Over the weekend, I read Charlie Hailey’s Slab City: Dispatches from the Last Free Place (MIT 2018). It was a pretty complex little book that will keep me thinking for weeks to come. Charlie Hailey is an architect and the book features the photography of Donovan Wylie. Hailey’s work on camps was particularly influential in our thinking as we developed the North Dakota Man Camp Project and the integration of photographs with narrative paralleled our own effort in The Bakken: An Archaeology of an Industrial Landscape. Hailey’s book is palpably archaeological (although he never makes that claim), and reflects the dynamic fringe of the archaeology of the contemporary world where the field opens itself to folks who do not claim any allegiance to the discipline.
The book describes Slab City, in the Colorado Desert of California. Standing on the site of the former World War II training base of Fort Douglas, Slab City is a long-standing, impromptu community of squatters who make their home on public land amid the slabs left behind by the short-lived camp. At its peak in the 1990s, Slab City accommodated over 3000 residents who lived off the grid without a connection to water, sewage, or electricity. The peak time was in the winter months when snow birds from the north combined with other residents some of whom would live in Slab City all year around. This diverse group of people claimed lots, build structures, and organized a loose sense of community around common interests, statuses, or places of origin.
Slab City today is less densely populated, but the desert preserved evidence for its history. From the slabs, guard stations, and half-buried fence posts of the World War II camp to “gopher hole” latrines, arts, and seemingly random marks in the desert left by subsequent residents, Hailey’s description of Slab City traced the material history of this place while also considering how these remains offer a commentary on being free. He traces the tension between the freedom of the desert with its moving dust and sand and the desire to enclose space first at the military camp and then among residents of Slab City. The abandoned World War II era sentry posts at the entrance to Slab City reappear throughout the book marking the edges of the settlement and superimposing one kind of freedom over another.
The use of cans, stones, tires, pallets, and other detritus to mark out one’s space in Slab City represents another form of enclosure. We saw similar strategies in the Bakken oil patch as residents of RV parks sought to reinforce the otherwise invisible borders of their lots. The irony that enclosure represents a strategy for defining freedom in Slab City is not lost on Hailey. The periodic appearance of UPS trucks, boxes reserved for local newspapers, and available accommodates via Air BnB further complicate freedom at the margins of the grid. The instability of these things and the persistence of the desert offer a counterpoint.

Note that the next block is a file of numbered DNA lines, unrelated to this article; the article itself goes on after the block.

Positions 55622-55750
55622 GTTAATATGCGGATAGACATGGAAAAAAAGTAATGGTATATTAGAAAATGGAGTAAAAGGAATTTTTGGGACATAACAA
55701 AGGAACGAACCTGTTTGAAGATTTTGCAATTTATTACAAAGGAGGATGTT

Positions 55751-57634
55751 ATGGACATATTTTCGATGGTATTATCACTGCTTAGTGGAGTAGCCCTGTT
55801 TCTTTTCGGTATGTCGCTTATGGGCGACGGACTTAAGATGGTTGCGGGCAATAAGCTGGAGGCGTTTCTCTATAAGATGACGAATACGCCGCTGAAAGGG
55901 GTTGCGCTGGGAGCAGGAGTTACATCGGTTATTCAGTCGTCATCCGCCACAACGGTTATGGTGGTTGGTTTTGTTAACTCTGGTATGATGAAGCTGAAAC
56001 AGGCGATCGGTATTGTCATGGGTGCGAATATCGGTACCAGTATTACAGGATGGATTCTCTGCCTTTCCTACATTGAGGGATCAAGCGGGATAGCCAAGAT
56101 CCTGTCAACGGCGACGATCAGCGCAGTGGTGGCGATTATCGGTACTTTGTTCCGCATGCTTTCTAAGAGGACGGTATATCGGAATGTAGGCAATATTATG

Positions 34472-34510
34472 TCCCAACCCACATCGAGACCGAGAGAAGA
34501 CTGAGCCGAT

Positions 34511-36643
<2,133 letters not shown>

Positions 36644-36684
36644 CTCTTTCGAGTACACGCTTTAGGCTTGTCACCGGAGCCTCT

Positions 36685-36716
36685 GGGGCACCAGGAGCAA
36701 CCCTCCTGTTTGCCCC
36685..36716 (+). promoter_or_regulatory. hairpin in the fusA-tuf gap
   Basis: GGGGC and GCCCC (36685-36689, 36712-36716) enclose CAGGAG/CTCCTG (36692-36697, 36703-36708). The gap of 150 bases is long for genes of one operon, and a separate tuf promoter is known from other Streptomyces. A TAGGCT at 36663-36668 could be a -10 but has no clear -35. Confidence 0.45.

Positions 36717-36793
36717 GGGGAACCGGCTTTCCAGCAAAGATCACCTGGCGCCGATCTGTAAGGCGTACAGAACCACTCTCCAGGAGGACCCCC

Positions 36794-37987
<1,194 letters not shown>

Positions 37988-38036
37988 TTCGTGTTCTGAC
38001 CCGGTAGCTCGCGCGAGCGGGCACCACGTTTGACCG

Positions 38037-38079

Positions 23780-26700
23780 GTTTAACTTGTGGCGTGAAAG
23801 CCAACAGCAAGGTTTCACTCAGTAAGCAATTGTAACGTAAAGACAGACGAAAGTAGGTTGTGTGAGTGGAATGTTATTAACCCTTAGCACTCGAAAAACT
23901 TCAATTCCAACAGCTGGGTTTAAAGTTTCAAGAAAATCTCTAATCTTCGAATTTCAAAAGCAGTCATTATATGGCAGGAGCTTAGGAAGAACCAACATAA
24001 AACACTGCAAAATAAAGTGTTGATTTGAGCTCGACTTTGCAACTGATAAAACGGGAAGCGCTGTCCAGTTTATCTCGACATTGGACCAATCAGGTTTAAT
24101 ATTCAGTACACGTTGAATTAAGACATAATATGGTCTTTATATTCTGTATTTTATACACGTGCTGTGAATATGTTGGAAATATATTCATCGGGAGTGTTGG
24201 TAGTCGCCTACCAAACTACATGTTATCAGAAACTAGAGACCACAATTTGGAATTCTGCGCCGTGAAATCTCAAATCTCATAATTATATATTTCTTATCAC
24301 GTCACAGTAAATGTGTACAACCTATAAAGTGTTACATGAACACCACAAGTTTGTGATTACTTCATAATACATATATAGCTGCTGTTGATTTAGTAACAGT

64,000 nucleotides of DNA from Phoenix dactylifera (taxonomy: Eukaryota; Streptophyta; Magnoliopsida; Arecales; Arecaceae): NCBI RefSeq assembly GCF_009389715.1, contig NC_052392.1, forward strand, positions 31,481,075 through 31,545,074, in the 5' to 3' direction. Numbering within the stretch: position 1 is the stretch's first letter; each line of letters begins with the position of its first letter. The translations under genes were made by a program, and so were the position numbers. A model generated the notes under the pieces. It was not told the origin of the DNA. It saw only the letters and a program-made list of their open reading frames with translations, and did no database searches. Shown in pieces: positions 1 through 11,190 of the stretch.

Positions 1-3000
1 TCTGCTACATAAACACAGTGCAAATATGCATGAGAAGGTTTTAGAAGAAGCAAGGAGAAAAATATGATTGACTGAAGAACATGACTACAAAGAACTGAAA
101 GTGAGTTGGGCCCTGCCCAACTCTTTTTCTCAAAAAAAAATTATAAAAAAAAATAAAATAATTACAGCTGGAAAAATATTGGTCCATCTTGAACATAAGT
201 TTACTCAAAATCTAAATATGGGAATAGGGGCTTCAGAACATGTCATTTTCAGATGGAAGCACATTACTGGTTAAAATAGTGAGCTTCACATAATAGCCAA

Hailey’s Slab City is nearly empty. He refers to two or three individuals in the book. The people of Slab City don’t tell his story. In a sense, he preserves their freedom, but allowing them to maintain their anonymity. This goes beyond the standard practice of using nicknames at Slab City and obscures the presence of individuals in the desert. The way in which attention to material culture protects the individual in an era of ubiquitous surveillance resonated with some of our efforts to document temporary settlement in the Bakken oil patch. While we did record numerous interviews, we spent at least as much (if not more) attention documenting things, and unintentionally, the interviews and the things that we documented rarely interact. In other words, the things are both deeply personal and anonymous. (It may well be that part of what an archaeology of the 21st century can do is talk about the intimate practices of everyday life without connecting these practices to particular individuals. In some sense, I wonder whether archaeology can anonymize big data by dislocating the link between the individual and the their things.) Hailey’s view of Slab City is strangely similar. Humans shaped the landscape, but like the nicknames of residents, the relationship between specific individuals and their material traces remains unclear. In a world defined by control and surveillance practices that seek to limit our freedom, Hailey sticks true to the title of the book and does what he can to leave Slab City as the last free place.